Words with the hightest frequency that are not Collocates of each other (inside a text corpora)

Is there a way to obtain a:

• List, that has 2 words per row
• Each 2 words are not collocates (or collocations) of each other (ie: are not found within the same phrase inside the entire text corpus, or other collocates finding method).
• The list contains words that are really common (high frequency) but are not stop words
• The list is sorted by the rows that have the highest frequency words

To sum up, the idea is to find two words that are really common but are almost never used together

• By Zipf's Law, you'll end up with a certain number of hapaxes in any large corpus. My guess is your least-common pairs will be nothing but hapaxes.
– Draconis
Sep 4, 2018 at 17:08
• You're looking for n-gram counts or frequencies. The most infrequent 2-grams are those that never occur even once. And in most corpora that is most of them. Sep 4, 2018 at 17:20
• Do you know Python? Sep 4, 2018 at 17:23
• @Draconis: You are right. Maybe I could create a weighted rank, that accounts for individual rank (high) vs combined rank (low). Sep 4, 2018 at 17:37
• @A.M.Bittlingmayer: It has to do with the previous comment, you are right. I need highest rank words with lowest combined rank (weighted rank). I once studied Python, but I could re-learn the things I might need for this. Sep 4, 2018 at 17:37

There is an answer to your question find the pair of words that never appear together, and have the highest individual frequency (the sum of them):

Using the Penn Treebank as a text corpus, the top 10 pairs are:

``` (8090, 'the', 'the'),
(6364, 'the', 'of'),
(6209, 'the', 'to'),
(5923, 'the', 'a'),
(5923, 'a', 'the'),
(5617, 'the', 'in'),
(5556, 'the', 'and'),
(5168, 'the', '*-1'),
(5168, '*-1', 'the'),
(5144, 'the', '0')
```

The result should be quite intuitive.

Code:

```import nltk, string
from collections import Counter, defaultdict

tokens = nltk.corpus.treebank.words()
ct = Counter(tokens)
tokens_high_freq = [x for x in ct if ct[x]>10 ]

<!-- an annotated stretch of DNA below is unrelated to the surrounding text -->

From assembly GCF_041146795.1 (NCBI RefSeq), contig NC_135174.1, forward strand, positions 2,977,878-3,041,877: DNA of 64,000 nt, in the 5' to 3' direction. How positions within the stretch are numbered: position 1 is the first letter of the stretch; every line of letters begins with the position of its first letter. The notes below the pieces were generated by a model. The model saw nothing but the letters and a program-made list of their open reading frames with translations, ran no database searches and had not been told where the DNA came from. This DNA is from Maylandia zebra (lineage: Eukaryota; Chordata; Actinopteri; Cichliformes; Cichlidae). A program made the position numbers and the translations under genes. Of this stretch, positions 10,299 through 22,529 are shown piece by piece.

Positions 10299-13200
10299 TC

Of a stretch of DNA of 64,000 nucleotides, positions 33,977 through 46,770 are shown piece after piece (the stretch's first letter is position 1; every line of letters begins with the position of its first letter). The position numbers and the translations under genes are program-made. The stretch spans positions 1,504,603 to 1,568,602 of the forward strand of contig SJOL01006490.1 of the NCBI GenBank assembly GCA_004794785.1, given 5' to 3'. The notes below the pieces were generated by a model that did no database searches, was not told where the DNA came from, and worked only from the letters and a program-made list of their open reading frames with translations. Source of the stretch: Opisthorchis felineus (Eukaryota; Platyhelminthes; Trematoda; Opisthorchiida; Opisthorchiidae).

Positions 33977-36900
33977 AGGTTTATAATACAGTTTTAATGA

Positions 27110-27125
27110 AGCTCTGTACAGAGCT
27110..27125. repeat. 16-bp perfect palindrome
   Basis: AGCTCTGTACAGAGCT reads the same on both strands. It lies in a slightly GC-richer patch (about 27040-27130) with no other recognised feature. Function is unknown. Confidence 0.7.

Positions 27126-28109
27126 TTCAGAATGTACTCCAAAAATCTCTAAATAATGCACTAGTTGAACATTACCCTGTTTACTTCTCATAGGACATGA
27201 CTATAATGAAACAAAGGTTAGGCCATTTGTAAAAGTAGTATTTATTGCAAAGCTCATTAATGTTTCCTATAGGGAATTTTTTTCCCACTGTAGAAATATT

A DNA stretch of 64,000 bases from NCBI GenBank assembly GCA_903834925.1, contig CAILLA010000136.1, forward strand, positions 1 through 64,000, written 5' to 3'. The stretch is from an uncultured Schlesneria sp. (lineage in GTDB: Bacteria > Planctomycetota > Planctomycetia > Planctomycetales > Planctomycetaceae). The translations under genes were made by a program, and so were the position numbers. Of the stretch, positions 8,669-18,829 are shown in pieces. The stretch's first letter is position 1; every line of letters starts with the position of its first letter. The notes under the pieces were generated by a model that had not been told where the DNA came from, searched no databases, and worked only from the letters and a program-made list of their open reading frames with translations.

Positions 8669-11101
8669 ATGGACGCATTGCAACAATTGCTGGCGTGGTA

bigrams = nltk.bigrams(tokens)
bigram_dict = defaultdict(list)
for a,b in bigrams:
bigram_dict[a].append(b)

bigrams_never = [(ct[a]+ct[b],a,b) for a in tokens_high_freq for b in tokens_high_freq
if b not in bigram_dict[a] and a not in string.punctuation and b not in string.punctuation]
print(sorted(bigrams_never, reverse=True)[:10])
```

-- Edit --

Corrected a coding mistake, thanks to @FrédéricGrosshans.

• In term of frequency, the expected frequency of a bigram (assuming uniform random distribution), so it would probably be more relevant to compare to the product of frequencies. I am also surprised to see the following pairs in your list of missing pairs, as they seem natural to me : “of the”, "in the", "to the" Sep 8, 2018 at 13:25
• @FrédéricGrosshans Regarding missing<"of","the"> etc: you are correct, I made a silly mistake in the program. Now corrected the answer. Thanks for pointing out. Sep 8, 2018 at 16:41
• If comparing theproduct instead of the sum, the top 7 pairs are still the same, and from 8 to 10 becomes: (5377761, 'of', 'of'), (5018316, 'to', 'of'), (5018316, 'of', 'to'). Sep 8, 2018 at 16:54
• How does your program account for hyphenation? Because while "the to " and "the in " are probably forbidden by English grammar rules, there are things like "the to-do list" or "the in-laws". Are they instances of "the to" and "the in", or should they be counted as "the to-do" and "the in-laws"? Sep 9, 2018 at 14:28
• @LuísHenrique Current program treats "to-do" as a single token, which is consistent with the default NLTK treebank tokenizer. The only 2 instances in the corpus matching the "the -" pattern are both "the over-the-counter". Sep 9, 2018 at 15:14

If you know a programming language, you can count the bi-grams yourself.

For example for Python you can install the language package with `pip install language`.

Then in Python:

``````import language.ngrams as ng
ngrams = ng.word_ngrams(text, n=2)

import collections
counts = collections.Counter(ngrams)
``````

Note that this will not give you the truly least frequent 2-grams: those which never occur even once, the vast majority of them.

Now do a sanity check.

``````counts.most_common()
len(counts)
``````

Then there are a few ways to get the least common, the best way depends on the size of your dataset.

``````least_frequent = sorted(counts, key=counts.get, reverse=False)
least_frequent[:10] # first 10
``````

However my guess is that what you want is more like a language model, which can tell you which common words make uncommon n-grams, or what are the most uncommon n-grams given a word.

• Thanks for the clarification. I can now program it with the concepts that you provided: - Since I know which is the lower frequency for the pairs (0), I can discard any pair that appears in the same text. This will give me a faster process (since I don't have to search in the next texts, because that pair is already discarded). - I want to avoid hapaxes, so I will ignore words with low frequency (again, a faster process). - What I want to find is the pair of words that never appear together, and have the highest individual frequency (the sum of them). Sep 4, 2018 at 19:17
• @FernandoKuster Makes sense. When you have it, then maybe come back and answer your own question? Sep 5, 2018 at 5:34

Since you are focussing on texts and not just pairs of words occurring in sequence, I suggest using topic modelling as a tool to analyse your texts. The different topics have some overlap in the words occurring there (mainly stop words), but word from different topics tend to to avoid each other.